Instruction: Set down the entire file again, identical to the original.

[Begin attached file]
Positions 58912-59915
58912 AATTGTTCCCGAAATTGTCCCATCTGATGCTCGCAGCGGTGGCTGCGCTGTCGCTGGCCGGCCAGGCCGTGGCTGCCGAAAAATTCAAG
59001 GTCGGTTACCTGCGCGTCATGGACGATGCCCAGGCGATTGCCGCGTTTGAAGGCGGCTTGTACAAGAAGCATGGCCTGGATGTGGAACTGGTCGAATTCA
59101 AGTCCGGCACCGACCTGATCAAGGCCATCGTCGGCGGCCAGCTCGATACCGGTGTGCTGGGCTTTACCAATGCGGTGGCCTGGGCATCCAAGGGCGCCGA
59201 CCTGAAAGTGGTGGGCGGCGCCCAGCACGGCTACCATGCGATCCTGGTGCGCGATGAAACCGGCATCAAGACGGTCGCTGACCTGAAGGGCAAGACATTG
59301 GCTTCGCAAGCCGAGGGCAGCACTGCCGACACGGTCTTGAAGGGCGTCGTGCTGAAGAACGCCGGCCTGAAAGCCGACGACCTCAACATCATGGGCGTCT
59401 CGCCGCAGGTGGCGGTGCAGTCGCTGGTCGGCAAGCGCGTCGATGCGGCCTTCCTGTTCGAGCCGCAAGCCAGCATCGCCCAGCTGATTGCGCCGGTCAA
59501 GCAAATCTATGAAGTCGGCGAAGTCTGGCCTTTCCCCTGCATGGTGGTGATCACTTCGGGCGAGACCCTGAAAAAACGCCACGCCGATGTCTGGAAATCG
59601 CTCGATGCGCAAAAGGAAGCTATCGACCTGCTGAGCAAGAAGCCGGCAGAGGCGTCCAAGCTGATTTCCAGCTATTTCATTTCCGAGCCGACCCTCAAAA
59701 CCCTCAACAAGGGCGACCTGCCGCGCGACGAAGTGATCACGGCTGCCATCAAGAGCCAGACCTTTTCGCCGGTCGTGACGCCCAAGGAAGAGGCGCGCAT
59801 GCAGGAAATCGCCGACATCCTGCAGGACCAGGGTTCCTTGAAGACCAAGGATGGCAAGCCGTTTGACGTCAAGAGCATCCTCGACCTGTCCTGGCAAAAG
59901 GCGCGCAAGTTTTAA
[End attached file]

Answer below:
Positions 58912-59915
58912 AATTGTTCCCGAAATTGTCCCATCTGATGCTCGCAGCGGTGGCTGCGCTGTCGCTGGCCGGCCAGGCCGTGGCTGCCGAAAAATTCAAG
59001 GTCGGTTACCTGCGCGTCATGGACGATGCCCAGGCGATTGCCGCGTTTGAAGGCGGCTTGTACAAGAAGCATGGCCTGGATGTGGAACTGGTCGAATTCA
59101 AGTCCGGCACCGACCTGATCAAGGCCATCGTCGGCGGCCAGCTCGATACCGGTGTGCTGGGCTTTACCAATGCGGTGGCCTGGGCATCCAAGGGCGCCGA
59201 CCTGAAAGTGGTGGGCGGCGCCCAGCACGGCTACCATGCGATCCTGGTGCGCGATGAAACCGGCATCAAGACGGTCGCTGACCTGAAGGGCAAGACATTG
59301 GCTTCGCAAGCCGAGGGCAGCACTGCCGACACGGTCTTGAAGGGCGTCGTGCTGAAGAACGCCGGCCTGAAAGCCGACGACCTCAACATCATGGGCGTCT
59401 CGCCGCAGGTGGCGGTGCAGTCGCTGGTCGGCAAGCGCGTCGATGCGGCCTTCCTGTTCGAGCCGCAAGCCAGCATCGCCCAGCTGATTGCGCCGGTCAA
59501 GCAAATCTATGAAGTCGGCGAAGTCTGGCCTTTCCCCTGCATGGTGGTGATCACTTCGGGCGAGACCCTGAAAAAACGCCACGCCGATGTCTGGAAATCG
59601 CTCGATGCGCAAAAGGAAGCTATCGACCTGCTGAGCAAGAAGCCGGCAGAGGCGTCCAAGCTGATTTCCAGCTATTTCATTTCCGAGCCGACCCTCAAAA
59701 CCCTCAACAAGGGCGACCTGCCGCGCGACGAAGTGATCACGGCTGCCATCAAGAGCCAGACCTTTTCGCCGGTCGTGACGCCCAAGGAAGAGGCGCGCAT
59801 GCAGGAAATCGCCGACATCCTGCAGGACCAGGGTTCCTTGAAGACCAAGGATGGCAAGCCGTTTGACGTCAAGAGCATCCTCGACCTGTCCTGGCAAAAG
59901 GCGCGCAAGTTTTAA